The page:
In May of 2015, the Broadband Outreach Center first launched the Utah Economic Development map (locate.utah.gov). This web map application allows companies and site selectors to interactively explore Utah from a vantage point of what’s important to business regarding available infrastructure and quality of life. Spoiler Alert: Version 2 of this site is expected to roll out next month. With this in mind, we thought a look at how the current site is being used would make for a good base line and broadband map of the month.
Local and special service districts are an important user constituency for broadband services. In addition to broadband use at district headquarters, many are also dependent on broadband for field and infrastructure operations.
The July 2016 Map of the Month mashes Utah’s map layer of addressed property locations with the highest advertised speeds for residential class broadband service statewide. The results show, in map and graph format, another way to measure the level of basic service available to Utah residents, visitors, and small business. Continue reading
Happy New Year and welcome to the first 2016 installment of the Broadband Outreach Center’s Map of the Month series.
This month we’ve mashed up two state-by-state level datasets that, together, show relationships between access of high speed Internet and overall employment rates. The map color codes each state into one of nine classes, each of which considers broadband and employment rates together.
Since its inception in April 2012, over 40 maps have been published in the Utah Broadband Outreach Center‘s Map of the Month series. And, that’s in addition to the BOC’s mainstay maps like the residential broadband service map and locate.utah.gov, the commercial fiber availability map. For this end of the year addition to the MOTM series, we have reorganized BOC maps and map apps into an all-in-one online map gallery. The gallery presents overview graphics and text descriptions for each map. Continue reading
The November 2015 Map of the Month shows, at a statewide scale, the current commercial fiber-based broadband service availability reported to the Broadband Outreach Center for inclusion on the locate.utah.gov site.
The Utah Economic Development Map (locate.utah.gov), which was released in May, features the availability of fiber broadband service together with other considerations attractive to relocating businesses such as utility, transportation, education, and recreation resources.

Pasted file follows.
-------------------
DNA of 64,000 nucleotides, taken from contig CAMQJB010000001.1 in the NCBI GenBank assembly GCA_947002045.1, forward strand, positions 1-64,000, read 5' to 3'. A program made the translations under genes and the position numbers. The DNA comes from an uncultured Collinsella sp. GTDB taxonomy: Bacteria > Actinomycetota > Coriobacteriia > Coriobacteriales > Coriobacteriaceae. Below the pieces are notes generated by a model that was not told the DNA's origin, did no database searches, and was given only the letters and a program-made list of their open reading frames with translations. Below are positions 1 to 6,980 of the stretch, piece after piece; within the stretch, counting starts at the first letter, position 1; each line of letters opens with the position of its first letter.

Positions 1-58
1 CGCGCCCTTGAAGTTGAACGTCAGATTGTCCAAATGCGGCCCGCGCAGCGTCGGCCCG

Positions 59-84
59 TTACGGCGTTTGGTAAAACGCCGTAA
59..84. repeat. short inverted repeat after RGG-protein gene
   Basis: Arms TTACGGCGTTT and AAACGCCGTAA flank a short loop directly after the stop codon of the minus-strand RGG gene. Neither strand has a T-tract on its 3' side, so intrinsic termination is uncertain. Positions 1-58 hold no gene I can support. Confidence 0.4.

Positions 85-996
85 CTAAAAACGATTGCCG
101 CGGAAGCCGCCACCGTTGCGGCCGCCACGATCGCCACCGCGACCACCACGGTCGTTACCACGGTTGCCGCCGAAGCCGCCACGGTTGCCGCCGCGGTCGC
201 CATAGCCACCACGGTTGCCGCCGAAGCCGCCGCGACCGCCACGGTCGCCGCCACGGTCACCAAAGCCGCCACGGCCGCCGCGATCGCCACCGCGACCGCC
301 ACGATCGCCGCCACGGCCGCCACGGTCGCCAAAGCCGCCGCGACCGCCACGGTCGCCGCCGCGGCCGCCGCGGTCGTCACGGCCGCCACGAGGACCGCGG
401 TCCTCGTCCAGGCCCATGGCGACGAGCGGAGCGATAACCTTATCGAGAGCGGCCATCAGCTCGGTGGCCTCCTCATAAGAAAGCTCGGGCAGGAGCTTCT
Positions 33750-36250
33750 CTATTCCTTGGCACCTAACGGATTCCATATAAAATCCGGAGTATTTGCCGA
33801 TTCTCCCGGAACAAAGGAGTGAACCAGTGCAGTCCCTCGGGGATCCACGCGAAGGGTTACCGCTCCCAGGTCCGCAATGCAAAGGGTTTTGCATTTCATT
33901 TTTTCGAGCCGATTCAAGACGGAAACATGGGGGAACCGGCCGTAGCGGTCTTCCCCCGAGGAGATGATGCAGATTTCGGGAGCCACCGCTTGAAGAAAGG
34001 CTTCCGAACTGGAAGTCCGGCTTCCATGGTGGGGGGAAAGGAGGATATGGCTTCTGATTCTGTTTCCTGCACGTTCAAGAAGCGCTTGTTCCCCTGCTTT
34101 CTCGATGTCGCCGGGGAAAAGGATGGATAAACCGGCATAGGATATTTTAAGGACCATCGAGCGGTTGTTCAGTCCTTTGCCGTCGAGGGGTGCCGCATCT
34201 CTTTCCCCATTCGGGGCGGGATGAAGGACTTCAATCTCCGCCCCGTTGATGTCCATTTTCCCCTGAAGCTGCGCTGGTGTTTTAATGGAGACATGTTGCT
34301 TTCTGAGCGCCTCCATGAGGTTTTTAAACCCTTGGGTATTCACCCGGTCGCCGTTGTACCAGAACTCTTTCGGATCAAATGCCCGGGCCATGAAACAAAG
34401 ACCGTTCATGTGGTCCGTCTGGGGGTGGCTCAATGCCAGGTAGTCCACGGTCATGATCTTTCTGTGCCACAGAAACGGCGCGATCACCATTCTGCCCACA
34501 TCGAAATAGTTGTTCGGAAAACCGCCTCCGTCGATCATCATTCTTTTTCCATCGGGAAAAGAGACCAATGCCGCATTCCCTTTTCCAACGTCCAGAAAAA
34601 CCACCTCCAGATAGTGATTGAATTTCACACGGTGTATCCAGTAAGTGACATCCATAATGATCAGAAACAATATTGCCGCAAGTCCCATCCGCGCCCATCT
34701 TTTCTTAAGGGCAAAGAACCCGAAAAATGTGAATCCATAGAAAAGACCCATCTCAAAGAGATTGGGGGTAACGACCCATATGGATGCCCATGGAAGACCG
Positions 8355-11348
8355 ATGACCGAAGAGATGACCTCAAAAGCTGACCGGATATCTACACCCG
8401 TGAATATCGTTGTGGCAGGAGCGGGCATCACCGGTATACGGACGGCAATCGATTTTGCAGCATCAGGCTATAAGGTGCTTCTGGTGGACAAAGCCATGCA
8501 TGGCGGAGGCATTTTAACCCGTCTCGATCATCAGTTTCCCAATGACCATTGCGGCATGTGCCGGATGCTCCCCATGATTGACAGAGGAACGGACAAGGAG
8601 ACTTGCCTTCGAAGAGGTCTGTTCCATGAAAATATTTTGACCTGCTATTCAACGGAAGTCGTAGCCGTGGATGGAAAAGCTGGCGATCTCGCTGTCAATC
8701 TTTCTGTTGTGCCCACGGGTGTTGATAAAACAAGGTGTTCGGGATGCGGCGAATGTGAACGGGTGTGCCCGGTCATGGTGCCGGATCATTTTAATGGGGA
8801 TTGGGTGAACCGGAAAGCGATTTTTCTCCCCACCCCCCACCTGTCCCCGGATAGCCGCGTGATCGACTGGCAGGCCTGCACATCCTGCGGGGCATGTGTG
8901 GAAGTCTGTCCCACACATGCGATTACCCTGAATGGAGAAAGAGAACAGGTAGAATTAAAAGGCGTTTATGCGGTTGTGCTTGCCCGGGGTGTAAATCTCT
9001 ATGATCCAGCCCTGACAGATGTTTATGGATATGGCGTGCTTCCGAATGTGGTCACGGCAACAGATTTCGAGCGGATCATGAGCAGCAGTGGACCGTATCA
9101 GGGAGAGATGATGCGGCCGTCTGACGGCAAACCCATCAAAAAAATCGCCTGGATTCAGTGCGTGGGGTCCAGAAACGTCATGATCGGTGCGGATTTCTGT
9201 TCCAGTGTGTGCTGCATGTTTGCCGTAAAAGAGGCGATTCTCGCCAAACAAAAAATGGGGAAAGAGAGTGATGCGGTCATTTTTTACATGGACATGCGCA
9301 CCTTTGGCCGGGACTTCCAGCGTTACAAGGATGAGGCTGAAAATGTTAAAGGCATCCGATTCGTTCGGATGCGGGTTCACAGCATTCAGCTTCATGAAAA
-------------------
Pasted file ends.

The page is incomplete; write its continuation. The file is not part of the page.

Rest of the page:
The fiber broadband service on this interactive web map is portrayed using 1 km hexagons (diameter), according to two general categories of service:
- Short Order Fiber Service Availability (typically within 30 days), and
- Custom Order Fiber Service (typically within 9 months).
The Utah Broadband Project contracted with Isotrope, LLC to perform a mobile broadband drive test along over 6,000 miles of Utah’s highways and major roads. This dataset was used for comparison purposes to verify coverage areas and speed data submitted to the Project,the NTIA and FCC. The dataset is also useful as it provides insight,, albeit at the time of collection only, in to typical network performance that consumers experience.
Since the speed test platform collected observations every second (or every 15 seconds in the case of the 2013 4G/LTE-specific tests) for each provider, the raw dataset is quite large, with millions of data points. The dataset was difficult to analyze, visualize, and compare because of the sheer number and the density of observation points.
In an effort to create a summary product from the raw data files, a unique approach was taken that aggregates observations to road segments of a near uniform size (0.5 miles). Continue reading
One of the important objectives of the Utah Broadband Project (UBP) has been to definitively portray Utah’s Broadband landscape. Gone are the days, thankfully, when discussions around broadband policy couldn’t get off the ground because the coverage, speed and technologies facts could not be agreed upon. The NTIA broadband mapping grant to states, and the accompanying data model, standardized the data gathering process across the country. The Utah Broadband Interactive Map and later, it’s counterpart, the National Broadband Map (NBM), use the same provider-sourced, state-compiled data to greatly improve capabilities for viewing and analyzing the broadband landscape. Continue reading